Recycling and composting with children

Where we live, we have two large bins, the same size (one for rubbish and one for recycling) outside our house that is kerbside collected by the local City Council. The general rubbish bin is collected weekly and the recycling bin, fortnightly. I aim to keep both bins as empty as possible.

What we do though at home is keep an eye on how much rubbish we produce by setting up a space to collect food scraps (compost bucket), a general rubbish bin and a recycling bin (wire basket) which we keep under the sink. The large green rubbish bin was found in an op shop/thrift store (Ikea KNODD) and the compost bin I purchased from Kmart in Australia a while back. Both bins are what my children use in their Montessori classrooms. For younger children or pre-readers you could add a label with a picture on each bin to help a child determine what goes into each bin. Each of our bins are a different colour and size so that is one way to tell the bins apart. In my children’s Children’s House classroom they use two of the Ikea KNODD bins; one for rubbish and one for recycling (both a different colour), and they do label these bins with a simple picture as a guide. The compost bucket is already clearly labelled.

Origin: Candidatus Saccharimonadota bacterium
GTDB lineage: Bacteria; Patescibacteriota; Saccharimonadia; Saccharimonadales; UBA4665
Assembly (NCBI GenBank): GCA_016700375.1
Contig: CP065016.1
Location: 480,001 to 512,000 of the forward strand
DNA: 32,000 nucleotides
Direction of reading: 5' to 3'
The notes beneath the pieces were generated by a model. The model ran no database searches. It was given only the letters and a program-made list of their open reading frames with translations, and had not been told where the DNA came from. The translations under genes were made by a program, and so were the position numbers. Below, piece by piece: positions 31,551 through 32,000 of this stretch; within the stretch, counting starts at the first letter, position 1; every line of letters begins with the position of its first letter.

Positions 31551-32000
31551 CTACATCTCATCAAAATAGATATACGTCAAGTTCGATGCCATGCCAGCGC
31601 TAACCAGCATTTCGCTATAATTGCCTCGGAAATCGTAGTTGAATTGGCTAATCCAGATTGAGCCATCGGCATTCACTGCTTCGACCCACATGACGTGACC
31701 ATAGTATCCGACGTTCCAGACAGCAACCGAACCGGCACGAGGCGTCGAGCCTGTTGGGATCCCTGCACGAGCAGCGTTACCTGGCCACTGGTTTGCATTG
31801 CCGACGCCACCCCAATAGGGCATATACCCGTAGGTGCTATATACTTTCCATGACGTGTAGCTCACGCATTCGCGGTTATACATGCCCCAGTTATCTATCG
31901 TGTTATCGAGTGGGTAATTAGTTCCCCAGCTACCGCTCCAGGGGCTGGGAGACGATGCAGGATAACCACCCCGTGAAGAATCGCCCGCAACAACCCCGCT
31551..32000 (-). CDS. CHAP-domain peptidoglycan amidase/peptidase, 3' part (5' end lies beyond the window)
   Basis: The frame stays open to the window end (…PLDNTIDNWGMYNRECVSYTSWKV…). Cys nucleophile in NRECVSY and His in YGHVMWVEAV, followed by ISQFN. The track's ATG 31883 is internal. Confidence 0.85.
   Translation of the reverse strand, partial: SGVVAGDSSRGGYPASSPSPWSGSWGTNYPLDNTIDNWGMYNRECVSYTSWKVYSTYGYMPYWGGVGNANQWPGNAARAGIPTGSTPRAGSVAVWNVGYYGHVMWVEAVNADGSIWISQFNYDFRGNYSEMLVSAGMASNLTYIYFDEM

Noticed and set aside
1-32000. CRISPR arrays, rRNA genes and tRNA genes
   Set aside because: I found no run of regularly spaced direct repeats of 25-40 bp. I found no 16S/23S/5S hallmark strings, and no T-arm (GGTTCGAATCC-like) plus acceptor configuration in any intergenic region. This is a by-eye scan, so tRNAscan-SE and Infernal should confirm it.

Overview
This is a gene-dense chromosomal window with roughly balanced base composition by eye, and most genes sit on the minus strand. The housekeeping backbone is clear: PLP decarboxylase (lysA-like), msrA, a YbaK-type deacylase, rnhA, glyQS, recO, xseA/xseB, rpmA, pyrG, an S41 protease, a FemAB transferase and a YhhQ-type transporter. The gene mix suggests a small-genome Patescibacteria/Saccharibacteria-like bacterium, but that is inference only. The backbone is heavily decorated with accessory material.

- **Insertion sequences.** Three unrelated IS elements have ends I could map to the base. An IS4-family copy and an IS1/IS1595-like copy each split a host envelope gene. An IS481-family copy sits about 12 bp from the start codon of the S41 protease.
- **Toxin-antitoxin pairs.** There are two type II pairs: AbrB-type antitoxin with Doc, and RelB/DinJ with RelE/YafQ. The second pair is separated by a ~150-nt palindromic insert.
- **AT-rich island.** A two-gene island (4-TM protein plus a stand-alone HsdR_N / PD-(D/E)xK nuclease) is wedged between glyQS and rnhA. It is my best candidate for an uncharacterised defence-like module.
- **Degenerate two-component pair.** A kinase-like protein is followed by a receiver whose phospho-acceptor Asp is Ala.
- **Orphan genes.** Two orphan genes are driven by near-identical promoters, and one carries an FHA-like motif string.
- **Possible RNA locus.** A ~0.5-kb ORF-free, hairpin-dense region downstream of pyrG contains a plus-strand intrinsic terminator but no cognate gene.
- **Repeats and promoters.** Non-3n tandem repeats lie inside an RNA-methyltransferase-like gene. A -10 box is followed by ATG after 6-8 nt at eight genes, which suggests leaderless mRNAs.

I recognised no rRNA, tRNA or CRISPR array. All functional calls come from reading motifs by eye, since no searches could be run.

rubbish and recycling at home spaceMy eldest who is 5.5 years is particularly interested in recycling and enjoys sorting through the rubbish before bin collection day. The food scraps (compost bucket) goes into either our compost bin outside or our worm farm. The recycling and rubbish bin is sorted through and the hard and soft plastic is separated. We take the soft plastic items (such as bread bags) to a redcycle drop point at a local supermarket. The great thing about sorting through your rubbish each week gives one a good idea of what exactly we are throwing out. We can then look at ways to reduce our rubbish even more.

Rubbish and Recyling for beginners book

We purchased the above USBORNE Rubbish and Recycling; Beginners Series book by Stephanie Turnbull, from Biome in Australia. I have been keeping an eye out for books like these in the thrift stores but haven’t had any luck so far. This book discusses where rubbish comes from, what happens when rubbish is collected (where it is transferred to) and then what happens to that rubbish (landfill, incinerator, recycled etc).

You can see images of our compost and worm farm buckets on my previous Plastic Free July 2017 post.


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